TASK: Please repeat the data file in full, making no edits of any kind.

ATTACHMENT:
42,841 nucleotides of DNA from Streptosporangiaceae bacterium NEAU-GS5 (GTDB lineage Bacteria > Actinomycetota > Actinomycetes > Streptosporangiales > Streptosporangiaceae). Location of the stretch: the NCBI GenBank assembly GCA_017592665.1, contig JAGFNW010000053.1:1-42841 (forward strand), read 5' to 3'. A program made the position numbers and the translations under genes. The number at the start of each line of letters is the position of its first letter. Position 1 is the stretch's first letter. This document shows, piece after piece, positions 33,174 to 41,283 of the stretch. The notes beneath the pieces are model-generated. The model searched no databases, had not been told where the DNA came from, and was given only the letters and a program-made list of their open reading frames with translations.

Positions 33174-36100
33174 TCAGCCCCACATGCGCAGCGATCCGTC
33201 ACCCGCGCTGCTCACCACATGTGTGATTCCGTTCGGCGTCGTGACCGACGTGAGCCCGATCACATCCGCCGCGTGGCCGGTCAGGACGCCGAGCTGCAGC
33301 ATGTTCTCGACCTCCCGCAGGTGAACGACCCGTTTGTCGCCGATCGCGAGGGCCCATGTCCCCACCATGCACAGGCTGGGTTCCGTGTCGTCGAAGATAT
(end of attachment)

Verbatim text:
42,841 nucleotides of DNA from Streptosporangiaceae bacterium NEAU-GS5 (GTDB lineage Bacteria > Actinomycetota > Actinomycetes > Streptosporangiales > Streptosporangiaceae). Location of the stretch: the NCBI GenBank assembly GCA_017592665.1, contig JAGFNW010000053.1:1-42841 (forward strand), read 5' to 3'. A program made the position numbers and the translations under genes. The number at the start of each line of letters is the position of its first letter. Position 1 is the stretch's first letter. This document shows, piece after piece, positions 33,174 to 41,283 of the stretch. The notes beneath the pieces are model-generated. The model searched no databases, had not been told where the DNA came from, and was given only the letters and a program-made list of their open reading frames with translations.

Positions 33174-36100
33174 TCAGCCCCACATGCGCAGCGATCCGTC
33201 ACCCGCGCTGCTCACCACATGTGTGATTCCGTTCGGCGTCGTGACCGACGTGAGCCCGATCACATCCGCCGCGTGGCCGGTCAGGACGCCGAGCTGCAGC
33301 ATGTTCTCGACCTCCCGCAGGTGAACGACCCGTTTGTCGCCGATCGCGAGGGCCCATGTCCCCACCATGCACAGGCTGGGTTCCGTGTCGTCGAAGATAT